Pic of the Week

 

arp273_hst

Peculiar Galaxies of Arp 273

This week’s photo, from NASA, we see two galaxies experiencing a close encounter:

The spiky stars in the foreground of this sharp cosmic portrait are well within our own Milky Way Galaxy. The two eye-catching galaxies lie far beyond the Milky Way, at a distance of over 300 million light-years. Their distorted appearance is due to gravitational tides as the pair engage in close encounters. Cataloged as Arp 273 (also as UGC 1810), the galaxies do look peculiar, but interacting galaxies are now understood to be common in the universe. In fact, the nearby large spiral Andromeda Galaxy is known to be some 2 million light-years away and approaching the Milky Way. Arp 273 may offer an analog of their far future encounter. Repeated galaxy encounters on a cosmic timescale can ultimately result in a merger into a single galaxy of stars. From our perspective, the bright cores of the Arp 273 galaxies are separated by only a little over 100,000 light-years. The release of this stunning vista celebrates the 21st anniversary of the Hubble Space Telescope in orbit.

With all the talk of gravitational waves and black holes recently, I thought this was an interesting specimen. See the original here.

This Month in Stargazing: February

This month promises to provide some good opportunities for naked-eye viewing as we continue with cool winter nights, and (hopefully) clear skies:

Five planets before sunrise: about 45-60 minutes before sunrise, you can still view all five of the planets visible with the naked eye. Look for Jupiter in the southwest, and proceed to Mars, Saturn, Venus, and Mercury towards the southeast. The moon does start rising early in the morning this month, but it is also waning, so shouldn’t cause too much interference. Mercury will be particularly striking on February 7. In addition, the moon will be on the other side of the Earth at night on February 8. Discover magazine has a good blog about how to view this event.

Feb. 1 – The moon will be in conjunction with Mars in the early morning hours, rising in the southern sky, with the closest approach occurring in the constellation Libra.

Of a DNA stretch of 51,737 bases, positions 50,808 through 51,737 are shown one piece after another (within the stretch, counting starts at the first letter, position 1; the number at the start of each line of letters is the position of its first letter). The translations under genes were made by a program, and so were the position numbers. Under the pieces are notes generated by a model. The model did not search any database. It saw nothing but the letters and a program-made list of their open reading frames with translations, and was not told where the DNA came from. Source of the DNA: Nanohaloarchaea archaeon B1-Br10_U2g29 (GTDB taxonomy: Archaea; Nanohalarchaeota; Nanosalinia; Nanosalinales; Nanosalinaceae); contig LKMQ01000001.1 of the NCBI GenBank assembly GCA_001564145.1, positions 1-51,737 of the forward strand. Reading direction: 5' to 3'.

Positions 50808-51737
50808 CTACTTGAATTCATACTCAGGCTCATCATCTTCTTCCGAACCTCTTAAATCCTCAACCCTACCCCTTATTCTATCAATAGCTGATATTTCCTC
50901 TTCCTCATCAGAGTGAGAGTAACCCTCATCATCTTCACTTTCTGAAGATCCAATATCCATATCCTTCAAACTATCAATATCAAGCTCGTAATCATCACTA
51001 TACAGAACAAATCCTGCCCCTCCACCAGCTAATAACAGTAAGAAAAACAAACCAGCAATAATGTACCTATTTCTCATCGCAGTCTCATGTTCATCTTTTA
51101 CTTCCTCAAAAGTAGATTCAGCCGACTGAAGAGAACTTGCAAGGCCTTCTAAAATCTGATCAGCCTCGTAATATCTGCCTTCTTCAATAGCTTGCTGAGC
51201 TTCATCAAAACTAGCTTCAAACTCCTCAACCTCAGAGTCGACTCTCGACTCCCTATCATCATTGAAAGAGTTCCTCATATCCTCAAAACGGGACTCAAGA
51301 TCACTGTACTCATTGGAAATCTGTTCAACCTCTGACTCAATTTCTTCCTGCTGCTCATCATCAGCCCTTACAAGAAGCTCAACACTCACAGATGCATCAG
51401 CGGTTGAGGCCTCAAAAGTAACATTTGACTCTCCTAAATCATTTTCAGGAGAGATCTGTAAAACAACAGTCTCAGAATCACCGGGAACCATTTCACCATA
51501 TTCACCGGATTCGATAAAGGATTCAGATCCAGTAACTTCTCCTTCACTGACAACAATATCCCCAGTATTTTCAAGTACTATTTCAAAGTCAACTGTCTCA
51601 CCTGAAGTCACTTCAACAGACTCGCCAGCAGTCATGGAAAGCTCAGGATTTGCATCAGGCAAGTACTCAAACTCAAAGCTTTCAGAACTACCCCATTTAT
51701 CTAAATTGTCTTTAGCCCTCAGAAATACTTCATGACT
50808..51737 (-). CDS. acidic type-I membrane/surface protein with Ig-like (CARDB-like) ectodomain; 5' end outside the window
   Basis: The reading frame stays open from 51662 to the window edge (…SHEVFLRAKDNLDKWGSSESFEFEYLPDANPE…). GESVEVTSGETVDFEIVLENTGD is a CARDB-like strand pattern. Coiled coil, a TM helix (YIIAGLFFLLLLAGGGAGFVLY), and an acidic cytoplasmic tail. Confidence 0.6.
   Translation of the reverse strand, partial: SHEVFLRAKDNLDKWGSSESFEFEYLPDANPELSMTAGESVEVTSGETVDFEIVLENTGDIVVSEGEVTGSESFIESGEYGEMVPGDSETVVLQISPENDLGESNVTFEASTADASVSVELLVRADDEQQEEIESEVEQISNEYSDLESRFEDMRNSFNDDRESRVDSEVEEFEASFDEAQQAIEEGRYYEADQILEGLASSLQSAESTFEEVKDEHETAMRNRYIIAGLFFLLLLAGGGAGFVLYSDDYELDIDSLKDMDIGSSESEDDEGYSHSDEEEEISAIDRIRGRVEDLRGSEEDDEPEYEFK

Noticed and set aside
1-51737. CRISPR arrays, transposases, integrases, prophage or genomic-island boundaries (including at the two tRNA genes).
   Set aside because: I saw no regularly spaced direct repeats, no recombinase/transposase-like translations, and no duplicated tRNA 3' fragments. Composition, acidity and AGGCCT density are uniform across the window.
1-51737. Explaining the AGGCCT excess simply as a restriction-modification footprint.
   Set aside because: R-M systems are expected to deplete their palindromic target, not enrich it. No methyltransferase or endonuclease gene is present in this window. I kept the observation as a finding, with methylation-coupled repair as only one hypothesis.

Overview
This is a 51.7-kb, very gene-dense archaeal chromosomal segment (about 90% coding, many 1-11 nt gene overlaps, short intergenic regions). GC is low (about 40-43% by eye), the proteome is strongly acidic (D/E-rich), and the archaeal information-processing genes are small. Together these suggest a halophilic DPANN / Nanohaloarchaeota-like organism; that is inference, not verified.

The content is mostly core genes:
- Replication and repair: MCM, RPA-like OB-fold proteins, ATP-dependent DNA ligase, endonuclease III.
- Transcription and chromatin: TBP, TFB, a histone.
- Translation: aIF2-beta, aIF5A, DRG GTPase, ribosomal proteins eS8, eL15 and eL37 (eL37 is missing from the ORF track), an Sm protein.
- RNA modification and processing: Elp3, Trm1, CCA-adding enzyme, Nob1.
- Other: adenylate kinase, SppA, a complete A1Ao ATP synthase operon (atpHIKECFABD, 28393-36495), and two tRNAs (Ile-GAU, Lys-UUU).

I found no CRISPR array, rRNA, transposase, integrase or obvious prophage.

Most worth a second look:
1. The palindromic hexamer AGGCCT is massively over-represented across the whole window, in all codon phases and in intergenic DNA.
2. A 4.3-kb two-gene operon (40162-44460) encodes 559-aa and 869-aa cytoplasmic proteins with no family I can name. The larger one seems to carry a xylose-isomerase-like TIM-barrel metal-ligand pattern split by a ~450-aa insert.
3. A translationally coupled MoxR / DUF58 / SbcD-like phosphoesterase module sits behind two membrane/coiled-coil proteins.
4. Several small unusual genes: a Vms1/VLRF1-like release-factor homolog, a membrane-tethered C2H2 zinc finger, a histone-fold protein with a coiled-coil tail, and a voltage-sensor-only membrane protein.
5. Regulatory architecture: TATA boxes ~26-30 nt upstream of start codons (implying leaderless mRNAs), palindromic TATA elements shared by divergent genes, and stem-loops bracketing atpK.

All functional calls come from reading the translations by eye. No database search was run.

Feb. 3 – Now it is Saturn’s turn to meet the moon, again in the early morning hours.

Feb 23. – Jupiter greets the moon, rising in the east and reaching their highest point, at least here in the Pacific Northwest, at 01:24. Look for their closet approach in the constellation Leo.

Feb. 29 – Mars and the moon meet up once again in the southern sky in the early morning hours, at 01:31.

Moon: The New Moon will be on February 8, which of course promises means some good stargazing. The full moon will be on February 23.

Remember that any of the times listed here need to be adjusted for your locality. For example, the times for most of the planetary conjunctions with the moon are about 30 mins earlier in my hometown of Sacramento. Your best bet is to use a resource like In-The-Sky.org, which will make adjustments based on your location.

Happy viewing! Pax.

Other sources:

Pic of the Week: Majestic Saturn

Ah, everyone’s favorite planet! Fresh from the Cassini mission, this picture shows the sheer immensity of the sixth planet orbiting Sol. To give you an idea of how big it is, look in the lower right-hand corner and you will notice one of its moons, Tethys. To give you some reference point, our own moon is only about 3 times as large as Tethys. You could fit 763 Earths inside Saturn itself.

Saturn

From JPL/NASA: This view looks toward the sunlit side of the rings from about 8 degrees above the ring plane. The image was taken with the Cassini spacecraft wide-angle camera on March 7, 2015 using a spectral filter that preferentially admits wavelengths of near-infrared light centered at 752 nanometers.

Tethys has been brightened by a factor of 2 to increase its visibility.

The view was acquired at a distance of approximately 1.6 million miles (2.6 million kilometers) from Saturn. Image scale is 10 miles (16 kilometers) per pixel. Tethys is slightly closer at 1.5 million miles (2.4 million kilometers) away, for an image scale of 9 miles (14 kilometers) per pixel.

Pax.

From Wandering Hobbit to Believing Astronomer

Well, I meant to post this update about a week ago, but alas, as a seminarian in graduate-level theology, other matters tend to take the forefront (and rightly so!). But I finally have a moment to sit down and give a proper update here at The Believing Astronomer, what used to be The Road Goes Ever On.